Rhythmic Music Conservatory, Aarhus School of Music, Royal Danish Academy of Music
Cathrine sadolin tv interview about complete vocal technique
Complete Vocal Technique (CVT) is a singing method developed by Danish singer, vocal coach and vocal researcher Cathrine Sadolin and forms the basis for teaching at school Complete Vocal Institute. Since the 1980s she has been researching all the sounds the human voice is able to produce. She came up with a new terminology and visual representation for her findings, which can be found in the book Complete Vocal Technique. The first edition was published in 2000, and the latest revised edition was published in 2012. The book has been published in English, Dutch, German, Danish, Norwegian, Swedish, Finnish and French. The technique covers all the sounds the human voice can produce. The method is not perceived as complete in the sense that there is always room for improvement. Research is still going on and techniques are updated regularly.
- Cathrine sadolin tv interview about complete vocal technique
- Complete vocal technique cvt masterclass
- The Three Overall Principles
- The Four Vocal Modes
- Sound Colour
- Vocal Effects
In 2005 Cathrine Sadolin started the Complete Vocal Institute in the center of Copenhagen, where singers can enroll in several courses, like the 3-year Singer/Teacher Diploma Course, or the Vocal Academy.
Some basic principles of CVT:
This means CVT is one of few singing techniques claiming that sounds which sound hazardous, like grunting or screaming, are perfectly healthy to the voice as long as they are performed correctly.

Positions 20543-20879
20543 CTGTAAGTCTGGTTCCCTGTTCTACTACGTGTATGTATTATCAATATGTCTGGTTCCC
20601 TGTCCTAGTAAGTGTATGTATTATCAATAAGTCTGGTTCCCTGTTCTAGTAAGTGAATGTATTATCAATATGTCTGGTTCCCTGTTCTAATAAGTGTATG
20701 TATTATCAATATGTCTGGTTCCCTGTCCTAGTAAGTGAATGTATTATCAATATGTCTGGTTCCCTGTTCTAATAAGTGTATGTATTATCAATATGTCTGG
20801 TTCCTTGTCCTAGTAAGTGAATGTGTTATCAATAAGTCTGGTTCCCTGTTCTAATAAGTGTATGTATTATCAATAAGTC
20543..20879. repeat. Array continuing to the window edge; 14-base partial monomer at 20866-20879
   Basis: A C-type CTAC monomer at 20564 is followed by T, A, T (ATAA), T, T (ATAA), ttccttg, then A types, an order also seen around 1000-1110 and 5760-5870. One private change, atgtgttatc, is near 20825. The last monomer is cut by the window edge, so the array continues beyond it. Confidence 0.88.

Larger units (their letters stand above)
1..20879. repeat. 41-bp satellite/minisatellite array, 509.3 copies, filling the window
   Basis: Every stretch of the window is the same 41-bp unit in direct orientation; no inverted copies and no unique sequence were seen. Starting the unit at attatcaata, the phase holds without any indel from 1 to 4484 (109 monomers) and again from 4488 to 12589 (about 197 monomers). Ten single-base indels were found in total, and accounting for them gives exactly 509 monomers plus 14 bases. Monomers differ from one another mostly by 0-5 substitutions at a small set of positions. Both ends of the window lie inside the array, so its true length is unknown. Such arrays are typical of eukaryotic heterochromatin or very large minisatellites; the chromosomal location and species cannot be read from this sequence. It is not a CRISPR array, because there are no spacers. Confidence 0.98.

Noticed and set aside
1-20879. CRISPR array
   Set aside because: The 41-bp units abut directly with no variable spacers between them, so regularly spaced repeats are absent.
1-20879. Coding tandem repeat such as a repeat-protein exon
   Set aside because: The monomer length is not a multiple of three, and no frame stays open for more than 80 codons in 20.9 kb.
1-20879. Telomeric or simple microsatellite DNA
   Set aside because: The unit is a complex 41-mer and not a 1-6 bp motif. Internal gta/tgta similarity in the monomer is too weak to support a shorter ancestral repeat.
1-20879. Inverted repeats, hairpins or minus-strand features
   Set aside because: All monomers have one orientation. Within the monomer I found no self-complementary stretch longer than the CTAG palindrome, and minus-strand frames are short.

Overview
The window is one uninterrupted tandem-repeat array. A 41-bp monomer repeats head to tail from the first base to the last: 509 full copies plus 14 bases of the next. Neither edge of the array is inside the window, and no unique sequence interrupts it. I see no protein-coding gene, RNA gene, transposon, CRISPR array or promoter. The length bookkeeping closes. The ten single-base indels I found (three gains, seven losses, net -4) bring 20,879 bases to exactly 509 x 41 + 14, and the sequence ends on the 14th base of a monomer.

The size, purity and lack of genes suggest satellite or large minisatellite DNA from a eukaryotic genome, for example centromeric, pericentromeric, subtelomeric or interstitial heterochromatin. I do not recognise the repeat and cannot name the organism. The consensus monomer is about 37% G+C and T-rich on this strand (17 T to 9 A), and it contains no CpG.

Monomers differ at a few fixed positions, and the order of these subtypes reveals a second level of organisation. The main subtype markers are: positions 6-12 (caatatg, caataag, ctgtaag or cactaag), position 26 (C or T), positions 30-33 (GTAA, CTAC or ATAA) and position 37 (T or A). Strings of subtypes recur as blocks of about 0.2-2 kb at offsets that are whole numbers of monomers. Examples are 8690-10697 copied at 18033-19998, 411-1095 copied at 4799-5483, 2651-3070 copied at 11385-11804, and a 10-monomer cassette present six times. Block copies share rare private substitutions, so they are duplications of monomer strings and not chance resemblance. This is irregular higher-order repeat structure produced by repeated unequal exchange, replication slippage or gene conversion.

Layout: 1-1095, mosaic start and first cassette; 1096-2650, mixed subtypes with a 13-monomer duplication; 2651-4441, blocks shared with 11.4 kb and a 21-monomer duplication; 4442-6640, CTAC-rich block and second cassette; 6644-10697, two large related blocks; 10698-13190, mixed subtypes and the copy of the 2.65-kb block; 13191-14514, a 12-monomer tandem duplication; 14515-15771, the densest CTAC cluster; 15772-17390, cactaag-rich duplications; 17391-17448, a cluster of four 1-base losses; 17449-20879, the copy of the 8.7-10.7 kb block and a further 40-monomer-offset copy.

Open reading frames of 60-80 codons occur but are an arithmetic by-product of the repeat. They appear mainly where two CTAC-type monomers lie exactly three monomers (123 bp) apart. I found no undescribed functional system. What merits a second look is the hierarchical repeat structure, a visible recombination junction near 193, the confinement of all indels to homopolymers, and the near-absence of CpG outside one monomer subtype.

Complete Vocal Technique is divided into four main topics and by combining parts of these topics singers can put together the exact sound they want. This also makes it possible to pinpoint and correct specific problems and errors without having to change the parts the singer is happy with.
Complete vocal technique cvt masterclass
The Three Overall Principles
The three overall principles are the three conditions the voice must always abide to in order to sing in a healthy way:
Support - This means working against the natural urge of the diaphragm to release the air that has been inhaled. This is achieved by resisting its movement. During singing, the waist muscles and solar plexus are pushed outwards whilst the abdomen around the navel is gradually pulled in with a constant and sustained manner and the back muscles are tightened.
The muscles in the loin try to pull the pelvis backwards, while the muscles in the abdomen try to pull the pelvis up under the body. This battle created between the abdominal muscles and the muscles in the loin is a valuable and important part of support. However, the support must happen in a sustained and continuous manner as though working against a resistance for as long as a sound is being produced. When the muscle contractions stop being sustained and continuous, for instance if the singer cannot pull the abdomen around the navel inwards any further or push the muscles of the waist or solar plexus outwards any further, then there is usually no more support. It is important to conserve the support energy so the singer does not waste it or use it at the wrong point in time.